Though its well known that you can ward off bug stings using the herbs you can grow in your backyard, occasionally, despite your best attempts, you may get bitten. Or, maybe you go for a walk in the woods and run into poison ivy, or even just develop an itchy rash.
Luckily, just like you can find natural methods to keep bugs off your skin, there are also natural treatments that can help alleviate the itch once you have been bitten. Because having itchy, irritated skin isn’t a pleasure, and being constantly reminded to “stop scratching!” is likely much less helpful than your mother believes.
Nevertheless, these treatments do not just work for bug stings. Several techniques I am about to list below may be used to ameliorate various skin disorders: eczema, poison ivy, rashes and itch -inducing epidermis issues.
Before we go on, our rule of thumb involving body ointments is to never use anything in your skin that you just would not put in your mouth. Thus, every treatment recorded here is produced from crops or from plant-based or food-grade materials.
1. Bentonite Clay
Clay is beneficial for several other skin problems like acne and itch. It especially helps treat venomous bites and stings, like wasps, bee and spider stings and bites. The clay helps draw the venom from your skin, that may help allow sting cure faster and alleviate the pain.
Simply dab on the clay paste onto places that are itchy, allow it dry, then rinse or peel it off.
Then put some clay-coated material to the irritated area, with the clay immediately contacting the epidermis (see the image on the correct). Keep the clay wrap on for around 4 hrs, or till the clay is dry and tough.
2. Essential Oils
Believe it or not – there are many natural essential oils that can help with everyday skin and hair treatments. Yep, there are essential oils that can effectively treat psoriasis, acne, depression and hemorrhoids. There are even a number of essential oils for healthy hair.
Try rubbing some rose geranium essential oil on your bite for the discomfort and the adding some tea tree oil to help speed the recovery process.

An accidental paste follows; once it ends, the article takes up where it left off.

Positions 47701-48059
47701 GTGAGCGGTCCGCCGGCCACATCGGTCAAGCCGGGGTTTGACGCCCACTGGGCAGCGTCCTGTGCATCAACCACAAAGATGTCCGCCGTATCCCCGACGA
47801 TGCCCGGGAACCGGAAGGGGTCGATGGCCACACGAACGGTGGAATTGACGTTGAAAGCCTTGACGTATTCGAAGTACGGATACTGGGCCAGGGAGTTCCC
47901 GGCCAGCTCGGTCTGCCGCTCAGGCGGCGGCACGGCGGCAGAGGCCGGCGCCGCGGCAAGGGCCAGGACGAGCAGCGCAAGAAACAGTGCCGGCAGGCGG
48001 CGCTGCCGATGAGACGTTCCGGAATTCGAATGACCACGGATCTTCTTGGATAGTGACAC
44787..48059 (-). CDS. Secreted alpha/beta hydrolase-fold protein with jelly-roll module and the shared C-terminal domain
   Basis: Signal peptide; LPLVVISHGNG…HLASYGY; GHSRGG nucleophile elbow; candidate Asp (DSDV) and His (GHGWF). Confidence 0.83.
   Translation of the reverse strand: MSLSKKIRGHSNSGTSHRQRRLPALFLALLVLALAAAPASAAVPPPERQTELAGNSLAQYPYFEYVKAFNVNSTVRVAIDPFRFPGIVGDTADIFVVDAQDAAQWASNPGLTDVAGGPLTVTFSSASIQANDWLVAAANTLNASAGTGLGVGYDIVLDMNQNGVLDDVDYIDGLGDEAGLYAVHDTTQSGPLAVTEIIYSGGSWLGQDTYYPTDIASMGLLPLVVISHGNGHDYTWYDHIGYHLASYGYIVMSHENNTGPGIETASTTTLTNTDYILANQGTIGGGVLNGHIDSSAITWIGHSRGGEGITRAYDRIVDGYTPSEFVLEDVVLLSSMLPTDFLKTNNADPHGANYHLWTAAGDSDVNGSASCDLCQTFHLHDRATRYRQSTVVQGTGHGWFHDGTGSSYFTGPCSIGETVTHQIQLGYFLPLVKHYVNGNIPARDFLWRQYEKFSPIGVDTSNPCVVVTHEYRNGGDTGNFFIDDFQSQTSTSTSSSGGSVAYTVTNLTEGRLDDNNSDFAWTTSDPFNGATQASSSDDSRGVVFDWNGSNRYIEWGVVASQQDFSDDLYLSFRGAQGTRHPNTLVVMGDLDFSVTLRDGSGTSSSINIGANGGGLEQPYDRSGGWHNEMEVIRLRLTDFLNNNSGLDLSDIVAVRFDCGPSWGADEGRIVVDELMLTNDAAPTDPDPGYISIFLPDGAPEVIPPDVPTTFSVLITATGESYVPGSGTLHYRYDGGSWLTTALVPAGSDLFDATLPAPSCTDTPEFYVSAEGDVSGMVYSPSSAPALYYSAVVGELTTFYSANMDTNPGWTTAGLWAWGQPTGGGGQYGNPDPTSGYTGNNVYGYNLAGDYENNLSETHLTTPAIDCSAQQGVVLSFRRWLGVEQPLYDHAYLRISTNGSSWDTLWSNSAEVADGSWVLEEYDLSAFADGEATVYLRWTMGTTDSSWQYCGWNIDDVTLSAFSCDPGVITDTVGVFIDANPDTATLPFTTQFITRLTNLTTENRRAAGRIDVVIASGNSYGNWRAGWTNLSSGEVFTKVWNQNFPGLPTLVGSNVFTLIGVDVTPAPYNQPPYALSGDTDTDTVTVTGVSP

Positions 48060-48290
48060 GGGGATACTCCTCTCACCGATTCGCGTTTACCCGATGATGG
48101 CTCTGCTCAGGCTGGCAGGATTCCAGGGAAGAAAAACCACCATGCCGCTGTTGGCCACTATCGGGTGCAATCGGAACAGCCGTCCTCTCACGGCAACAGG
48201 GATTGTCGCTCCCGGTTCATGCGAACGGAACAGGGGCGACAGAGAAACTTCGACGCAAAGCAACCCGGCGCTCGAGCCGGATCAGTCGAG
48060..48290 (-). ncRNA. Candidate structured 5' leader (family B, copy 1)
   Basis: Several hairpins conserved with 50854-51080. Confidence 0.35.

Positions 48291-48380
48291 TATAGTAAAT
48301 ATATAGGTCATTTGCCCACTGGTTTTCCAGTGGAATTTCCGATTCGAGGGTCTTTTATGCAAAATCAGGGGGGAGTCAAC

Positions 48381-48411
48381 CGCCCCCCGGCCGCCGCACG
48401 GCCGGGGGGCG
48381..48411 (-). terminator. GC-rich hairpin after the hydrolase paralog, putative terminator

If the sting is still itching, you can replicate the scratching process with out antagonizing the histamines that are flooding to the area by rubbing a couple of drops of peppermint essential oil on the affected area. While you’re at it, try adding a couple of drops to a long glass of water for a natural weight loss remedy.
3. Clay Apple-Cider Vinegar
Follow the directions above when creating your clay for utilizing clay or as a clay pack, simply substitute apple-cider vinegar rather than water. It’s going to fizz up a bit, therefore only add a tiny quantity of vinegar at a time till you achieve the desired consistency.
4. Peppermint Leaves
The fastest, simplest way to utilize peppermint leaves would be to crush up the leaves and rub the peppermint straight onto your skin. You could also freeze the leaves into ice-cubes for a cooling double whammy, as the cold of the ice additionally helps to numb the region that is affected and bring down swelling and redness.
Basil leaves include anti-itch compounds called thymol and camphor. That is my personal go-to trick for bug stings, as it is easy and therefore quick. My compulsive urge, rubbing the foliage onto your skin meets to scrape.
Crush the leaves up and rub onto your skin.
6. Aloe Vera
Aloe might be best known anti-burn plant because of its capacity to treat sunburns, as it soothes the skin and alleviates swelling and discomfort but it is incredibly durable. There is likely an 85% chance it is currently developing on your lawn, if you reside in Southern California.
Break off a leaf in the plant, and minimize it open length-wise all the way through with a knife. Scoop the gel interior out, and rub on it straight onto skin that is irritated. It is possible to keep it refrigerated within an air tight container for up to a week if you’ve got extra left over.
7. Fruit Rinds
Rub bug stings with a banana skin. This can be an excellent means to re-purpose kitchen rubbish that may otherwise be dumped! But, this approach has a possible drawback: bugs may be attracted by the aroma. This might be a much better option for using inside.
Rub rind or peel onto the region that is afflicted.
Oatmeal contains compounds called avenanthramides that decrease redness. This is a trick that is been about for a long time; I can remember my mother pouring oatmeal baths to treat my chicken pox. It is also generally used to treat eczema and poison ivy. It’s possible for you to make a poultice. out of oatmeal.
To make an oatmeal poultice, add a little water into a cup or plate of basic, all-natural, raw oatmeal (earth or metal-cut perform best for this), then allow it to sit for a short while until it reaches a paste like consistency. Apply the area as-needed.